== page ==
Diese Nacht

WERK WERNER SCHROETER

Anfang des Artikels von Michelle Langford in Senses of Cinema

Thomas Elsaesser once described Werner Schroeter as “the German cinema's greatest marginal filmmaker.” Indeed, beginning his fimmaking career in the 1960s, Schroeter has been an important and influential proponent of the New German Cinema, although his personal eccentricities and refusal to use conventional narrative tools in his films have rendered his work somewhat obscure and less marketable than some of his more famous contemporaries such as Rainer Werner Fassbinder, Wim Wenders, Werner Herzog and Volker Schlöndorff. In 1979, Schroeter's friend and colleague, Rainer Werner Fassbinder, speculated upon the place Schroeter and his films might some day hold for the history of cinema:

"Werner Schroeter will one day have a place in the history of film that I would describe in literature as somewhere between Novalis, Lautréamont, and Louis-Ferdinand Céline; he was an 'underground' director for ten years, and they didn't want to let him slip out of this role. Werner Schroeter's grand cinematic scheme of the world was confined, repressed, and at the same time ruthlessly exploited. His films were given the convenient label of 'underground', which transforms them in a flash into beautiful but exotic plants that bloomed so unusually and so far away that basically one couldn't be bothered with them, and therefore wasn't supposed to bother with them. And that's precisely as wrong as it is stupid. For Werner Schroeter's films are not far away; they're beautiful but not exotic. On the contrary."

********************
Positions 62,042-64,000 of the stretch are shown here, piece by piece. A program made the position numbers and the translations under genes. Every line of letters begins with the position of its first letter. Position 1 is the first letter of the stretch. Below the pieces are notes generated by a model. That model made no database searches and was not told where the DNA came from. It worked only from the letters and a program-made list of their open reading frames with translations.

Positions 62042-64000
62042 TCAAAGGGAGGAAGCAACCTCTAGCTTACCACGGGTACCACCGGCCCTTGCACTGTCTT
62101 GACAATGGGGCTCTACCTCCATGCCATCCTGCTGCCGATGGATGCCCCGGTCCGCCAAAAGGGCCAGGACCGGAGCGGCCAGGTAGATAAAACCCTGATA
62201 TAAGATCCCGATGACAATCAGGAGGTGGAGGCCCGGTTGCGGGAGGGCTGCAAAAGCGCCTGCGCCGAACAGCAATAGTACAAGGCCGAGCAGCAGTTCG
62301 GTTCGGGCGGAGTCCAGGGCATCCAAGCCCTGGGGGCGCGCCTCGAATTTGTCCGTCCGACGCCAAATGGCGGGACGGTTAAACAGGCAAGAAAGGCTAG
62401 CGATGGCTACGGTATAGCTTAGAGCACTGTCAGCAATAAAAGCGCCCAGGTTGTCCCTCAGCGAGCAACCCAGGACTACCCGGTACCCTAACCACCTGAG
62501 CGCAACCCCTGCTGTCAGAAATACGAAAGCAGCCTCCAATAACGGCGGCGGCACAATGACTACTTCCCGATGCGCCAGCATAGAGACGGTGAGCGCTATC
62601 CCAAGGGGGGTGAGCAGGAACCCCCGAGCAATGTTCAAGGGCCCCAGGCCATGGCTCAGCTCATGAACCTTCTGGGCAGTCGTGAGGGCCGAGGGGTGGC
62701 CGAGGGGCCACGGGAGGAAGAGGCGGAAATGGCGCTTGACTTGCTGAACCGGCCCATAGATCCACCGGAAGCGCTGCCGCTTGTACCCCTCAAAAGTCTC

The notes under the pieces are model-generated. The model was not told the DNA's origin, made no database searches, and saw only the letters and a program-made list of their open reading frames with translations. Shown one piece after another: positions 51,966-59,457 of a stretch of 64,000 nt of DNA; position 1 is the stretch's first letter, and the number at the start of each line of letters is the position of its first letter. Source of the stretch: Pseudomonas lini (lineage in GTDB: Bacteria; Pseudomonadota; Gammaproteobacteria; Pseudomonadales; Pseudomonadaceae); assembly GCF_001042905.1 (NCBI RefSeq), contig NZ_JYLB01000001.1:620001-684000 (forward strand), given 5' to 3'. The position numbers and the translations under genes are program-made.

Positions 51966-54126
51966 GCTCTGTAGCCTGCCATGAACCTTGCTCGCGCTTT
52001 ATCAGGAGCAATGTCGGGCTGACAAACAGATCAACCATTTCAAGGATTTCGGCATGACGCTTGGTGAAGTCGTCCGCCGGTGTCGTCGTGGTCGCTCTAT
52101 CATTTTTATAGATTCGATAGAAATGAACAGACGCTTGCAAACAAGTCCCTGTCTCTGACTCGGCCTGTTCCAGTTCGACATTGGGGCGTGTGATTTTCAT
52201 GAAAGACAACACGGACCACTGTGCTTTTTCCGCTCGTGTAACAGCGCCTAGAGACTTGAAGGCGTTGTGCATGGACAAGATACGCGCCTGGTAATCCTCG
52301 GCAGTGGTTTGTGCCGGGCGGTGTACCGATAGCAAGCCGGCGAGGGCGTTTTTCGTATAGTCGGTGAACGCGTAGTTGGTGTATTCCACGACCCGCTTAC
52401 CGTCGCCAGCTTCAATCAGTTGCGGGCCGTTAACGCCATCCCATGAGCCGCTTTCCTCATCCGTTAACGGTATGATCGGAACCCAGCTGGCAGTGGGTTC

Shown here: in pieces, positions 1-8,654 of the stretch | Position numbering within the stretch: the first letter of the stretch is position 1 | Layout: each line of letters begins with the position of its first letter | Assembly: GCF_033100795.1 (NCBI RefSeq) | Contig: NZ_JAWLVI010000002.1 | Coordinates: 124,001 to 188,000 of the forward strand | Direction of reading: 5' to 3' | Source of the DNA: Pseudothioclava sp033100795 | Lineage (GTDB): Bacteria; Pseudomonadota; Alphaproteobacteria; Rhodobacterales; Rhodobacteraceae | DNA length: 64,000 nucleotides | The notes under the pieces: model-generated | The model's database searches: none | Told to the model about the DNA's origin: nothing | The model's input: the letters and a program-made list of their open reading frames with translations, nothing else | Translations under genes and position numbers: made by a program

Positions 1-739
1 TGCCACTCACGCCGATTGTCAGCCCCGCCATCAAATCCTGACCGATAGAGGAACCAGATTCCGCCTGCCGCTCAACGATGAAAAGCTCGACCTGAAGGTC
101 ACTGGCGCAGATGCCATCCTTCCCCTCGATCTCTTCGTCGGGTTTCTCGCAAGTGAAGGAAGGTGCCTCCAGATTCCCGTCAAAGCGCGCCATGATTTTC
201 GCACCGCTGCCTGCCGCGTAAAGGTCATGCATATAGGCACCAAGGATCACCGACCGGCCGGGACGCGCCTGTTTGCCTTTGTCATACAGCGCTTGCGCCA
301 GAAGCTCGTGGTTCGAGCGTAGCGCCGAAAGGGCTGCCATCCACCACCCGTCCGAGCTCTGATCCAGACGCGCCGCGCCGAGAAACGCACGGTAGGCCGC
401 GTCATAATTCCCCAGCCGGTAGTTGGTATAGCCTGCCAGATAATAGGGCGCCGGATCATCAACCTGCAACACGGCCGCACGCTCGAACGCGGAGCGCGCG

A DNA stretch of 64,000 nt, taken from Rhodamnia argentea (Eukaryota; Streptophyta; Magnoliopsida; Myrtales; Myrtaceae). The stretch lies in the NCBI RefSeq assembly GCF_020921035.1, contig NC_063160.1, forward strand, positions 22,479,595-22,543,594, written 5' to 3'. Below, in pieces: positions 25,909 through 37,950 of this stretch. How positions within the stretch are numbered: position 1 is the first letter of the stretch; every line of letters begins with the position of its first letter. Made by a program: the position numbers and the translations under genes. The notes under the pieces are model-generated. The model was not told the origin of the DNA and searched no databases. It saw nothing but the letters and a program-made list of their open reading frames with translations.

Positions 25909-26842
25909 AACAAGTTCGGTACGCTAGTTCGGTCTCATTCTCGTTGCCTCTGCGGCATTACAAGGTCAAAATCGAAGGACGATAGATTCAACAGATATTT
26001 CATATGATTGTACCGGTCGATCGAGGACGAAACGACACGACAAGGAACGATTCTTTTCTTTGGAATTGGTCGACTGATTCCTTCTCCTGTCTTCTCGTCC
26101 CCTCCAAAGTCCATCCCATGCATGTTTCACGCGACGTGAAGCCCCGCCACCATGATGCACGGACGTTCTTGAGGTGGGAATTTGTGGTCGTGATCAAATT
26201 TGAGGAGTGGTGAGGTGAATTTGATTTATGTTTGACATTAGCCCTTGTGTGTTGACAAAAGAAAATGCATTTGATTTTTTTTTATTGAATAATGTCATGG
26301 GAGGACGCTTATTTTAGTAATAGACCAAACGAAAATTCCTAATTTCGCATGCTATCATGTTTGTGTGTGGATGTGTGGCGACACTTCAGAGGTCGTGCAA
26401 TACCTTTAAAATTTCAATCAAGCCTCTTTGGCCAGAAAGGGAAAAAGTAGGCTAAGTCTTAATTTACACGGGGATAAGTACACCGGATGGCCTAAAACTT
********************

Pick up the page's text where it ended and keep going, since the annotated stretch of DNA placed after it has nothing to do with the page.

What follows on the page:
Born at the very end of the Second World War in Germany, Werner Schroeter spent most of his childhood between Bielfield and Heidelberg. His education was interrupted intermittently by periods of international travel during which time he occasionally attended German schools in foreign countries, finally completing his high school education in Heidelberg. One can imagine that these periods of international travel may have inspired the many foreign locations he later chose for his films: Naples and Palermo in Italy, Paris, Nancy and Marseille in France, Mexico, Portugal, Lebanon, The Philippines and the Mojave desert in the USA. His command of foreign languages—French, English, Italian—too might well have been made possible less through his education than by his childhood travels of the world. After leaving school, Schroeter enrolled at the University of Mannheim to study Psychology, but completed only three semesters. After abandoning his university studies, Schroeter worked intermittently as a freelance journalist before enrolling at the Film and Television School in Munich where he remained for only a few weeks.

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